Cushendun, derived from the Irish for “Foot of the Dun” for its position at the mouth of the River Dun, has long been a safe harbor for travelers between Ireland and Scotland. The village was erected in 1912, based on the villages of Cornwall in England for Ronald John McNeill, Baron Cushendun. Initially consisting of a town square and seven houses, it was expanded with quaint whitewashed cottages. The town's harbor features the ruins of the 14th-century Carra Castle, and regular ferry service once ran between Cushendun and Scotland, up until the Great Famine in the 1840s.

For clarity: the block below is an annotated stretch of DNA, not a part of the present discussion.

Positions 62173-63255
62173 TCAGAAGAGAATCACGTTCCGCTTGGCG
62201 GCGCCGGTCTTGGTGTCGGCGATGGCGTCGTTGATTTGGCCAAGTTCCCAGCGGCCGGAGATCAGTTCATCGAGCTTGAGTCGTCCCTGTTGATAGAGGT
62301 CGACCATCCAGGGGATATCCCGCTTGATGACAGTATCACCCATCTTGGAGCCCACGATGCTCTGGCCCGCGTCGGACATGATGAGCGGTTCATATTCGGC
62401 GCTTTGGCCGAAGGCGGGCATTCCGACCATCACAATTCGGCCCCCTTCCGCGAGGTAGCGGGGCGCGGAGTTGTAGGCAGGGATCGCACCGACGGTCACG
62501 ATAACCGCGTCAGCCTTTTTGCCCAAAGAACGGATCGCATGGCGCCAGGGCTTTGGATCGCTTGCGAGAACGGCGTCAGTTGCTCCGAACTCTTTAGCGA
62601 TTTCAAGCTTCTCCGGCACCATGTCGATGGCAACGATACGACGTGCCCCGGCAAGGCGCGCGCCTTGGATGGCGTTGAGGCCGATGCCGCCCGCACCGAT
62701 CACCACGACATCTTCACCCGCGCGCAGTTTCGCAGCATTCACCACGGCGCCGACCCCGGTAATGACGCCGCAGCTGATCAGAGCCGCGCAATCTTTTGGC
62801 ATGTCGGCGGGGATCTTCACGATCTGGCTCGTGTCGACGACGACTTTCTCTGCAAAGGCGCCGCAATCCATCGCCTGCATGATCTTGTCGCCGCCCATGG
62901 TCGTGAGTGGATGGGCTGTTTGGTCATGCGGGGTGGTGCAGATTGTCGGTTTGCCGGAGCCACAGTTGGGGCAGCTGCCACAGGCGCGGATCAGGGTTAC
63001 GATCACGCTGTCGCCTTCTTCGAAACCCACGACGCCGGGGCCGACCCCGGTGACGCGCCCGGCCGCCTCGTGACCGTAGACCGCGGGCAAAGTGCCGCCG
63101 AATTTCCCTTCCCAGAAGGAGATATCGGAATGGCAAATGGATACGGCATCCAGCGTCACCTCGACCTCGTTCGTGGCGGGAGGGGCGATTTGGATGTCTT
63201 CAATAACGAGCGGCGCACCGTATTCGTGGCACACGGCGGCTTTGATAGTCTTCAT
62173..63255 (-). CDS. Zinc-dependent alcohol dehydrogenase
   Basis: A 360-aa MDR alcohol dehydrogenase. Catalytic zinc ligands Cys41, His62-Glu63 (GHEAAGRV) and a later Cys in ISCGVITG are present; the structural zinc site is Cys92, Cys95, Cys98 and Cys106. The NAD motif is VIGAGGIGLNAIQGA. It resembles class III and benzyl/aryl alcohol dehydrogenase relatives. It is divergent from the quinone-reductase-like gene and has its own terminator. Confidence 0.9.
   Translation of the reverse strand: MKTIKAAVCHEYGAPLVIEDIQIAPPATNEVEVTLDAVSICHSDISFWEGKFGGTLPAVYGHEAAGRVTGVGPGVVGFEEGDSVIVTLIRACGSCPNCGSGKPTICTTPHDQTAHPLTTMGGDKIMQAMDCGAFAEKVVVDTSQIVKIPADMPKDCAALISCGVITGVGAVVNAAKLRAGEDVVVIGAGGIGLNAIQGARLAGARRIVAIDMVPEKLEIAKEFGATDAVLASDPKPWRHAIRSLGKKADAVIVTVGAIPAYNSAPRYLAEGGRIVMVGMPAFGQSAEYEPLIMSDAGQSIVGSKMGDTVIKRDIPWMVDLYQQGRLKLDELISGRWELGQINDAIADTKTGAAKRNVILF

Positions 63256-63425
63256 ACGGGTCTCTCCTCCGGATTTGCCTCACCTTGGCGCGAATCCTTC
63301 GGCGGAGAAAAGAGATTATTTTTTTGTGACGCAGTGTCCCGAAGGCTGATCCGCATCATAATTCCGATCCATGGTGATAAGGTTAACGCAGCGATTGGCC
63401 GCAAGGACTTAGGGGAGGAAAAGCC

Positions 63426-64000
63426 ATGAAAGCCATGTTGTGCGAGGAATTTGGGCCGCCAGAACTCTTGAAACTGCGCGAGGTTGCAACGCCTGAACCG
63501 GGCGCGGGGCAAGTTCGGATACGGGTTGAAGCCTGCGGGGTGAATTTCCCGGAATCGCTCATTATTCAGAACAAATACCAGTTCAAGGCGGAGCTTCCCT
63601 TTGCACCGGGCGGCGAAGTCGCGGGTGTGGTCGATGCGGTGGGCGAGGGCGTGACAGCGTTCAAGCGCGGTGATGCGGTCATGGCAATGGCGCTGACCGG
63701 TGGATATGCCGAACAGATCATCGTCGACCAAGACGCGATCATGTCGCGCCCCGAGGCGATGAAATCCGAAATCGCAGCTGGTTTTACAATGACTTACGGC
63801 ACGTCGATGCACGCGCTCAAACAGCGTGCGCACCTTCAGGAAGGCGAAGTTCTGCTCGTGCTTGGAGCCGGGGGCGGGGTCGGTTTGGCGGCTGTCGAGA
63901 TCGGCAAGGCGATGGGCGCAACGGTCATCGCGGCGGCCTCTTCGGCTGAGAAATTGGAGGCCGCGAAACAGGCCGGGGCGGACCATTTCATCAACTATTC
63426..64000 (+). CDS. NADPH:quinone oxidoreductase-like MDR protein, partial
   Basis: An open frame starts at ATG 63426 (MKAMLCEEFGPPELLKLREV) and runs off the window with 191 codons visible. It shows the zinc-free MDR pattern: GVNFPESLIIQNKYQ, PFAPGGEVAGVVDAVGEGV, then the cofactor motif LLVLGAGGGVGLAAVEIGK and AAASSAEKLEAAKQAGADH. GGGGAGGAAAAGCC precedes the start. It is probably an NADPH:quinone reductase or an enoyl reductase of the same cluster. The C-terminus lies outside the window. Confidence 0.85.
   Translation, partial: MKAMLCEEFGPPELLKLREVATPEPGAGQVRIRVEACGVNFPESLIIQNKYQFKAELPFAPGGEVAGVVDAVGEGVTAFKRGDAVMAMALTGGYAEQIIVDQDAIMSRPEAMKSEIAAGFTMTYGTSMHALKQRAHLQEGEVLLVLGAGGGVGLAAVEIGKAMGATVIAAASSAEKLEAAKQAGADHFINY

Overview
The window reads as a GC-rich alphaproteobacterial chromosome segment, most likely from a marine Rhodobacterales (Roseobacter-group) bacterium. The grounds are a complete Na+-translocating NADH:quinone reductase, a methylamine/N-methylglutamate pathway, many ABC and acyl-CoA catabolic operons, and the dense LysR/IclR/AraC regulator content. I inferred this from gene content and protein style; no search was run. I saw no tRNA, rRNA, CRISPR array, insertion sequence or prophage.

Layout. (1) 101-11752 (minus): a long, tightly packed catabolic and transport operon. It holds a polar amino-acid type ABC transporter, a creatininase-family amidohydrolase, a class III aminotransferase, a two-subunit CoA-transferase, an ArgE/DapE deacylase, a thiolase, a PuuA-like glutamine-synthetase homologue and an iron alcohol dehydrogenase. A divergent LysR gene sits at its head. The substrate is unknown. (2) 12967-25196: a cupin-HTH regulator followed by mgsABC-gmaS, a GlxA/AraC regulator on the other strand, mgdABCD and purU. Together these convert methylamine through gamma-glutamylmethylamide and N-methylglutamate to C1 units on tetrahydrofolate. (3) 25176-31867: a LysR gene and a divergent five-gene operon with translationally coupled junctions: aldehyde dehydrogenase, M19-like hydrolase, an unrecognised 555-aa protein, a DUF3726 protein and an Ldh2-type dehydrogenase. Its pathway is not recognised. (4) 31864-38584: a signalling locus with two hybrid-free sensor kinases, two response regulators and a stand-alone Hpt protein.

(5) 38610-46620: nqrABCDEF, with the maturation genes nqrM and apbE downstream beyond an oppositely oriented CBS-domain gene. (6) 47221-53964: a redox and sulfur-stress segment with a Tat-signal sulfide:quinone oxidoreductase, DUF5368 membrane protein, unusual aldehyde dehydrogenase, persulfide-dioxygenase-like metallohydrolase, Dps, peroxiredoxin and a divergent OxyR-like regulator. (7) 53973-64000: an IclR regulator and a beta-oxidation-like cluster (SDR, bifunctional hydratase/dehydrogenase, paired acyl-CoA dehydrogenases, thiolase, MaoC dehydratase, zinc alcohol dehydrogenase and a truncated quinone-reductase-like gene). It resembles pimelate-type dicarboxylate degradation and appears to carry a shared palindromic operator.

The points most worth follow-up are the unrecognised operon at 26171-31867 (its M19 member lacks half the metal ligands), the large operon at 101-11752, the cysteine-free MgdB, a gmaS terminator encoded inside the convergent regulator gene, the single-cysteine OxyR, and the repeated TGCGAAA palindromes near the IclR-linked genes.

The area of Cushendun has long been a favorite among artists, writers and painters. Notable artists who drew their inspiration from the region include poets Moira O’Neill and John Masefield and painters such as Humbert Craig, Maurice Canning Wilks, Theo Gracy and Charles McAuley.
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